A history of the Society is being prepared in book form, but it seems appropriate that this celebratory Newsletter should include a brief survey of some of the many things which the Society has been involved with. Peter Underwood, our Vice- President, with some assistance from me, wrote an account of our first forty years in the October Newsletter of 2000 (Issue 141). What follows here is a brief summary with necessary updating.
Why and how the Society began
After the Second World War a general feeling of needing a new start led to a willingness, even eagerness, to clear away the past to make room for the new. Historic towns and villages began to lose their character. Contrary concerns led to the creation of the Civic Trust in 1957. Then, seeing what civic amenity societies were achieving elsewhere and prompted by the 1959 Review of the Ipswich Town Plan, local people saw the value of creating our own civic society which officially came into being at its first AGM in July 1960.
Our involvement in three schemes
One of the projects which the Society backed and helped to advance was the refurbishment of Fore Street in the days before it was bisected by Star Lane. We set up and helped to advise the Fore Street Association. The resulting repairs and planned colour scheme, spurred on by the Queen's visit to open the Civic College (Suffolk College) were captured on film made by Gordon Hawker and devoted Society member, Don Chipperfield. The Society also took great interest in the proposed inner ring road which seemed a good way of reducing vehicles entering the town centre. But attitudes changed and the new road was stopped at Cromwell Street. The Society helped to draw attention to the value of historic buildings in St Nicholas Street and nearby which could have been lost to the road but were then seen as assets to the town. Thirdly, improvements were made to the riverside thanks largely to the Society's initiative and work on the ground by some of our members on Sunday mornings. These were areas alongside Ranelagh Road and later near Stoke Bridge where after clearances a striking feature using sarsen stones out of the river was designed by Bernard Reynolds. (photo p.13)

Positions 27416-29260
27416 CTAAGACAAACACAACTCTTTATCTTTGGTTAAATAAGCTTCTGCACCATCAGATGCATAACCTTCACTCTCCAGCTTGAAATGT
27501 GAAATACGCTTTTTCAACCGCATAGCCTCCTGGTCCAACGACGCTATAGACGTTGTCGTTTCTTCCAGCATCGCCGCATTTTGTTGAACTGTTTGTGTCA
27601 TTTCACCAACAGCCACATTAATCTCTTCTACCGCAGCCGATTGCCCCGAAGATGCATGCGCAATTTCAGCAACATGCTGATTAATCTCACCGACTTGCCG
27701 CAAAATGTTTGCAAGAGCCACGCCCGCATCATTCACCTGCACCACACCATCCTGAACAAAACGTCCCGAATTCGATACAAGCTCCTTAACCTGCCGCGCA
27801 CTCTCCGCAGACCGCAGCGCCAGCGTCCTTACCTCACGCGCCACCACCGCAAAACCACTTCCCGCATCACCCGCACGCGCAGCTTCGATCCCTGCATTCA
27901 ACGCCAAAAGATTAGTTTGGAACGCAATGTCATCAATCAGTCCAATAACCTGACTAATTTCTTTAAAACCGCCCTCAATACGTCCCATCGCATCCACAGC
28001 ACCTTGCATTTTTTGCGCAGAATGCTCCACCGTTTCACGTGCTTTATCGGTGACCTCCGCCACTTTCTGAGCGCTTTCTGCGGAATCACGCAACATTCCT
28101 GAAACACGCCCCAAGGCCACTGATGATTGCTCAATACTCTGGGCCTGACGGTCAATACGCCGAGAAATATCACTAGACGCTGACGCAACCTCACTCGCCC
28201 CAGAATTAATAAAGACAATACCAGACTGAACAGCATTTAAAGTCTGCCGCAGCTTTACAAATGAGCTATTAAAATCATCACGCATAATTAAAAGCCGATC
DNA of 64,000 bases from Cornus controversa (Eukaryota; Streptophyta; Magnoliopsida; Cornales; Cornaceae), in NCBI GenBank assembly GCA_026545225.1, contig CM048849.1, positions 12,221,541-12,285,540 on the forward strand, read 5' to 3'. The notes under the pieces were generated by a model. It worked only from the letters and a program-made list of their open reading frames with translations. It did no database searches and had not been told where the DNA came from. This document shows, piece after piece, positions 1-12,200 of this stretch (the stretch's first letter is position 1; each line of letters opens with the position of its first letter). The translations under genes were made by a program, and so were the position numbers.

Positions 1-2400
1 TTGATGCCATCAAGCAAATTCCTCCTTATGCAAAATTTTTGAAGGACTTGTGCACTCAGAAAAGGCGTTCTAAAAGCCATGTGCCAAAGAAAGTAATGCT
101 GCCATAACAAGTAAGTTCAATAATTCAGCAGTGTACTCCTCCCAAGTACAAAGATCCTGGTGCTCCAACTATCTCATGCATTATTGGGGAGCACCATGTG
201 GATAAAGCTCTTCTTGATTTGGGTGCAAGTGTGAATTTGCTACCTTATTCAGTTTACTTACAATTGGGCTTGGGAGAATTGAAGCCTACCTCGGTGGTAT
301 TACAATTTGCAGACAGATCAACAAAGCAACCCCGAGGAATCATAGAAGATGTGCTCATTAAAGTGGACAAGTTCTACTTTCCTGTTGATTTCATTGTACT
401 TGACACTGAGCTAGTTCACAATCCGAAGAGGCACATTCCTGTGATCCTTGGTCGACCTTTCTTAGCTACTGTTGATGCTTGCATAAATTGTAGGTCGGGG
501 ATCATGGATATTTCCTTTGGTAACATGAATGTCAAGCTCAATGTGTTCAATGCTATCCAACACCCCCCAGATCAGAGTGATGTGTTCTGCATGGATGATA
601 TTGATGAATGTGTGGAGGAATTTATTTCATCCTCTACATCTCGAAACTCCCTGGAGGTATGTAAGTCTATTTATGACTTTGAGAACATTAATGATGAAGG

Town and country
During the 1960s Central Government appointed planners to greatly expand Ipswich under the New Towns Act. In the event the Government chose other towns for expansion but the possibilities sparked much internal debate in the Society. In the late 1980s the Society helped to oppose large housing developments at Westerfield, Chantry Yale and Belstead Brook which would have blurred the distinction between town and country. Today these issues are arising again but in a context where there is a greater demand for housing.
Keeping an eye on planning applications
The Society's volunteer monitors have studied and evaluated many thousands of planning proposals during these fifty years. Frequently our monitors have worked in teams under a co-ordinator but at other times one person has shouldered the responsibility, as Mike Cook does now. The number of applications has reduced recently after a few years of heavy demand but big complex schemes which are quite time consuming can still crop up. Our responses are made direct to the Borough Council which values contributions from us as independent non-political observers, even though they don't always agree with us! Much of this work is unspectacular but there have been some striking achievements, such as saving the Sailors' Rest in St Peter's Street (photo opposite) which was threatened with demolition in 1970.
We also gave valued support to the Borough Council in opposing the demolition of the Great White Horse in 1968 and the proposed change of use of Manning's on the Cornhill. Some members would probably be even more grateful that the Society helped to prevent Brazier's Wood from becoming a landfill site!
Our other major activities
Our Annual Awards scheme recognising notably good architectural or refurbishment achievements in the town has helped to raise awareness of the value of attractive street scenes. We have also organised and funded the Heritage Open Days in Ipswich; in most other towns this has been the responsibility of the Civic Trust. Our Blue Plaques scheme begun in 2000 has alerted the general public to distinguished people associated with Ipswich. We have also been represented on many sister organisations which also aim to improve the quality of our town. Our various hard working organisers over the years have arranged hundreds of visits to places of interest in England and many study visits (although unfortunately not recently) to towns and cities on the near-mainland of Europe. Finally, as you can see on the cover, this is Issue Number 179 of the Newsletter and I can't begin to calculate the number of articles, let alone words, that must represent!